|Title||Acquired uniparental disomy of chromosome 9p in hematologic malignancies.|
|Publication Type||Journal Article|
|Year of Publication||2016|
|Authors||Wang, L, Wheeler, DA, Prchal, JT|
|Date Published||2016 Aug|
Acquired uniparental disomy (aUPD) is a common and recurrent molecular event in human cancers that leads to homozygosity for tumor suppressor genes as well as oncogenes, while retaining the diploid chromosomal complement. Because of the lack of copy number change, aUPD is undetectable by comparative genome hybridization, so the magnitude of this genetic change was underappreciated in the past. 9p aUPD was first described in 2002 in patients with polycythemia vera (PV). Since then, systematic application of genomewide single-nucleotide polymorphism arrays has indicated that 9p aUPD is the most common chromosomal aberration in myeloproliferative neoplasms (MPNs), contributing to discovery of the PV-defining mutation JAK2V617F21. It was also found in other myeloid and lymphoid malignancies, though at a relatively lower frequency. By leading to JAK2V617F 23 homozygosity, 9p aUPD plays a causal role in the development of PV and is also associated with less favorable clinical outcomes. It is also possible that new targets other than JAK2V617F 25 are present within 9p aUPD that may contribute to diversity of PV outcome and phenotype. This review summarizes recent discoveries on 9p aUPD in hematologic malignancies and discusses possible underlying mechanisms and potential roles of 9p aUPD in the pathogenesis of PV, the relationship between 9p aUPD and JAK2V617F29, and possible new cancer-related targets within the 9p aUPD region.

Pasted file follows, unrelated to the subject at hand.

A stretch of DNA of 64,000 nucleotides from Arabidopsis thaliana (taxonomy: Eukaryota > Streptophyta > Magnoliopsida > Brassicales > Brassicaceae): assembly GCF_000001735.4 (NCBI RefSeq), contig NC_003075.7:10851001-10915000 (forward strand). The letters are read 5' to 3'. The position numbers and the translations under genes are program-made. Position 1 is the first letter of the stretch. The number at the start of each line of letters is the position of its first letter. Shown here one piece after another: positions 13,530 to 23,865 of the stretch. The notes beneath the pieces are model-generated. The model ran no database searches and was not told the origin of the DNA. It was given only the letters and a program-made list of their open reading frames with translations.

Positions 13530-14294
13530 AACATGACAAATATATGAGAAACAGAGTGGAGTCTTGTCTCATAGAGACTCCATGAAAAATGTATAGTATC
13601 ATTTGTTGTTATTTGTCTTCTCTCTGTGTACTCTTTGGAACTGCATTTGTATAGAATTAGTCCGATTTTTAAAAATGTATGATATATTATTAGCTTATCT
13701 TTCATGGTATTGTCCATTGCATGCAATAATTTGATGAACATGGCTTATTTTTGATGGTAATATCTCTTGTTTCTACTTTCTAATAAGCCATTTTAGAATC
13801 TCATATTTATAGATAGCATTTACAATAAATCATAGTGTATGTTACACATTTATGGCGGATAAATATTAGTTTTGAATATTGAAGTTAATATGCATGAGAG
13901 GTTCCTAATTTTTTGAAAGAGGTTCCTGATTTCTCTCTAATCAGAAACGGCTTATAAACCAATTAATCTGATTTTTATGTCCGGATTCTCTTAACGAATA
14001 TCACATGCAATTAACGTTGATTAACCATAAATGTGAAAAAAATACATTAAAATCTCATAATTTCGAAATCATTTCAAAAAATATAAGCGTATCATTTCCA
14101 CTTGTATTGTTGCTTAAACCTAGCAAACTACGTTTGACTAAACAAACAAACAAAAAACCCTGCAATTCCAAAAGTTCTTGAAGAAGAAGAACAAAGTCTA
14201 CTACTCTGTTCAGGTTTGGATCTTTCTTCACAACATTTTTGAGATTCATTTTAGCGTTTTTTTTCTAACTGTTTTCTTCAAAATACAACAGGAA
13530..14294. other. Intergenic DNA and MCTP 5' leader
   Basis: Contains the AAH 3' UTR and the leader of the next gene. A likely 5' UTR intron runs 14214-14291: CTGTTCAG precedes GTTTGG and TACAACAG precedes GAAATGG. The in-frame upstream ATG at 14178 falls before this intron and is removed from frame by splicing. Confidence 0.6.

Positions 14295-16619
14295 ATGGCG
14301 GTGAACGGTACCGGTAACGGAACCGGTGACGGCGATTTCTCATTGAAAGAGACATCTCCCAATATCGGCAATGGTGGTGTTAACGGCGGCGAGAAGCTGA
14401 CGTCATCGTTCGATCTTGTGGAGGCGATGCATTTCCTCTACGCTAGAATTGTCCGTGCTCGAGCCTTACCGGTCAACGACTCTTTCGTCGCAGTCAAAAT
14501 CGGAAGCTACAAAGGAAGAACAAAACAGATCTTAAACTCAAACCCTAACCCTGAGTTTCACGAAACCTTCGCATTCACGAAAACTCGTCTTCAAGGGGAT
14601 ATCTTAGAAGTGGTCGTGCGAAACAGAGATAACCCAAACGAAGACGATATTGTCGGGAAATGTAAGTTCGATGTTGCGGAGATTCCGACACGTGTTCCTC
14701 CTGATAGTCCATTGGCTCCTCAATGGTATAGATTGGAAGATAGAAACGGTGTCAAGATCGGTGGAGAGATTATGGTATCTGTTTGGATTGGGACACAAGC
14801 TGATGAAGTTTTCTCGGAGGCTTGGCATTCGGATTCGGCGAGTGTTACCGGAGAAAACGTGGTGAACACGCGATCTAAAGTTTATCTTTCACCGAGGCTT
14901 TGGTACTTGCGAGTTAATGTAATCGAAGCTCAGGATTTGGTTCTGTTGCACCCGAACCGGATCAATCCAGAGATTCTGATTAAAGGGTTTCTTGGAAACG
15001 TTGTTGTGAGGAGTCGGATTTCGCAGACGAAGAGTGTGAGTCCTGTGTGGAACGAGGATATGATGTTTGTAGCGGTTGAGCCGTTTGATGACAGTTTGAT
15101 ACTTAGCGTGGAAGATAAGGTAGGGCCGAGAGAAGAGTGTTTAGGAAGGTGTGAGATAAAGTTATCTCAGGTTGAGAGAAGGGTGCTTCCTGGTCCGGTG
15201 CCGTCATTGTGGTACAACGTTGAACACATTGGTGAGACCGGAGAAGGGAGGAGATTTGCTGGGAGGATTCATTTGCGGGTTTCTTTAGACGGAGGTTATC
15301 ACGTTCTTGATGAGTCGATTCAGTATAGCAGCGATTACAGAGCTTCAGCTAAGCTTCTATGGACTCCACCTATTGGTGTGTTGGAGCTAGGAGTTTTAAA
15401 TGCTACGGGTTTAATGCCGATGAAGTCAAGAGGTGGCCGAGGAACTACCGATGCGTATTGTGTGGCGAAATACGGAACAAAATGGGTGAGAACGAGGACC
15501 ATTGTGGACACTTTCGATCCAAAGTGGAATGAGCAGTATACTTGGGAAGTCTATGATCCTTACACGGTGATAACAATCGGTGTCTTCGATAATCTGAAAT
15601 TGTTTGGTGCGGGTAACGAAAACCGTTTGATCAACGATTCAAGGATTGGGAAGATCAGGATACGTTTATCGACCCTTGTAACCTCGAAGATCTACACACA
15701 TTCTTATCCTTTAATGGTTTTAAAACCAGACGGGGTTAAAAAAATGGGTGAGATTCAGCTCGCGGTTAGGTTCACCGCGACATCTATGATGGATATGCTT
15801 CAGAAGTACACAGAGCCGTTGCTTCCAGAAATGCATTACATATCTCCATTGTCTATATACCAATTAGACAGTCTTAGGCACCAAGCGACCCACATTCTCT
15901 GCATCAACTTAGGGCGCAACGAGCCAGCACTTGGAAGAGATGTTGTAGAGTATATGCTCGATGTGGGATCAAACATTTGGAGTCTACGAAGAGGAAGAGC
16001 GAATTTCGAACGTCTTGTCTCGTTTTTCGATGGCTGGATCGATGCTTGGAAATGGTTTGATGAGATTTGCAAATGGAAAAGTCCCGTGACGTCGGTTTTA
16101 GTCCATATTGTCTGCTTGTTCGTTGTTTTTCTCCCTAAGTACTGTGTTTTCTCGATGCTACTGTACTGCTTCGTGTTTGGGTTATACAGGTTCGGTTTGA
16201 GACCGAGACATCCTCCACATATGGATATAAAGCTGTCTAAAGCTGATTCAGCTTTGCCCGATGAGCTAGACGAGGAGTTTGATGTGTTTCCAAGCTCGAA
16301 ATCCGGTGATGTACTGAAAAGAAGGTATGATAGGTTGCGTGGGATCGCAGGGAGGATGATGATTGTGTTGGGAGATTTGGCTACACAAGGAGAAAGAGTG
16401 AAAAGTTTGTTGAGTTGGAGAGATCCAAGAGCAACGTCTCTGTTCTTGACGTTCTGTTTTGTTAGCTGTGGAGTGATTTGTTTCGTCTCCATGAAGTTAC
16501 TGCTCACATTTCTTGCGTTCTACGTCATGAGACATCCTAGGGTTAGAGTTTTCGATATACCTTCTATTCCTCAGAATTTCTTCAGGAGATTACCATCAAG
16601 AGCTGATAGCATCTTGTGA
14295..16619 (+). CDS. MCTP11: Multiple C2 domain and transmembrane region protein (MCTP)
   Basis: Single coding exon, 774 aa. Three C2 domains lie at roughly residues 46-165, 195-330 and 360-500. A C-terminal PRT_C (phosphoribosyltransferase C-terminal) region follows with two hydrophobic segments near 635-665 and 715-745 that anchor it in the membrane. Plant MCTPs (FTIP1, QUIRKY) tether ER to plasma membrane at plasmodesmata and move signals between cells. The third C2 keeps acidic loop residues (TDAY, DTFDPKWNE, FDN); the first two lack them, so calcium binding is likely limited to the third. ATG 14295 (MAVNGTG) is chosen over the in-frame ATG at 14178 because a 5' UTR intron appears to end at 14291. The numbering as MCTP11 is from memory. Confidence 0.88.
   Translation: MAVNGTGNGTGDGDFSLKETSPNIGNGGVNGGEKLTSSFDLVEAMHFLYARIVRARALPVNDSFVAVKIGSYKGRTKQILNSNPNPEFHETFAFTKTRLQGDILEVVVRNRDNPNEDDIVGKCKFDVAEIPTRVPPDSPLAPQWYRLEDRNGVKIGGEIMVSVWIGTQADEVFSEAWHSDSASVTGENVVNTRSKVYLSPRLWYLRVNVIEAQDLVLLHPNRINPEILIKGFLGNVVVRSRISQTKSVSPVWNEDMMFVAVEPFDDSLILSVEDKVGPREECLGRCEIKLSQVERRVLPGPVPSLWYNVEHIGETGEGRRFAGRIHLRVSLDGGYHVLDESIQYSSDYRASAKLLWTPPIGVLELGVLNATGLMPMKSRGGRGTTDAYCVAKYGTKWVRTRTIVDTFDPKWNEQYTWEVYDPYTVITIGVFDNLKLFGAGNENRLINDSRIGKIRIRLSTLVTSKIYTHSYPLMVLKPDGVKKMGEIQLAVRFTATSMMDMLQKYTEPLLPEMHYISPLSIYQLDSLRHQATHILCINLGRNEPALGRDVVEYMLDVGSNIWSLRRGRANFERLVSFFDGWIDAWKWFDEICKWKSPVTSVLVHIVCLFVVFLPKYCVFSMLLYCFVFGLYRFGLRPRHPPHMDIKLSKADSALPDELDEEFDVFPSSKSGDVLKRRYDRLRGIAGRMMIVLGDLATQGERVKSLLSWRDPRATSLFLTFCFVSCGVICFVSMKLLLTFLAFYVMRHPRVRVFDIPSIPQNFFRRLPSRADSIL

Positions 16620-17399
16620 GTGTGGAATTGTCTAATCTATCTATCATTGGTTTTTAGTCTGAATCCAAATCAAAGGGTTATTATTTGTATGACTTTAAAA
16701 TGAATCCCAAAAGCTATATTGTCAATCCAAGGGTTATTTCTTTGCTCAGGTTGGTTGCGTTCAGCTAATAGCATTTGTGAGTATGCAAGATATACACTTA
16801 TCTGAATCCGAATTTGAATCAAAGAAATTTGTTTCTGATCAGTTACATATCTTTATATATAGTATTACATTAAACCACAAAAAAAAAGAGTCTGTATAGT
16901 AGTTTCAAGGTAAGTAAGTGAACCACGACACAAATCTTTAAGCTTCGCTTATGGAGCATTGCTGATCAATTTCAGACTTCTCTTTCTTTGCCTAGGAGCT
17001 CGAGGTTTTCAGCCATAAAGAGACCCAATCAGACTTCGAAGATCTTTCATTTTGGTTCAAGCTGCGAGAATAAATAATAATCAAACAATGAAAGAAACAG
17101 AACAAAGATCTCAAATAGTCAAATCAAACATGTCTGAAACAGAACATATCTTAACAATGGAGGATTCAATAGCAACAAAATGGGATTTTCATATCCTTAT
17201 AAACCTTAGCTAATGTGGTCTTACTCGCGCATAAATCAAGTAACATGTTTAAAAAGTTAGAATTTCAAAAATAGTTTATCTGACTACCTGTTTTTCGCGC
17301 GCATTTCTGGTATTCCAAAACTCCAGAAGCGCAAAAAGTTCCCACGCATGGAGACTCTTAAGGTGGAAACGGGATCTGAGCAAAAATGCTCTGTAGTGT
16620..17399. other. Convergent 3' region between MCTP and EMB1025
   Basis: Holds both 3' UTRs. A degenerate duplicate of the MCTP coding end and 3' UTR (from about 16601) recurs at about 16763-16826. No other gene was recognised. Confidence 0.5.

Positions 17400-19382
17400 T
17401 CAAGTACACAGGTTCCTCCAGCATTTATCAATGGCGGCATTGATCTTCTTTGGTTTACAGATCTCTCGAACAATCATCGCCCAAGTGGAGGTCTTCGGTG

|Alternate Journal||Exp. Hematol.|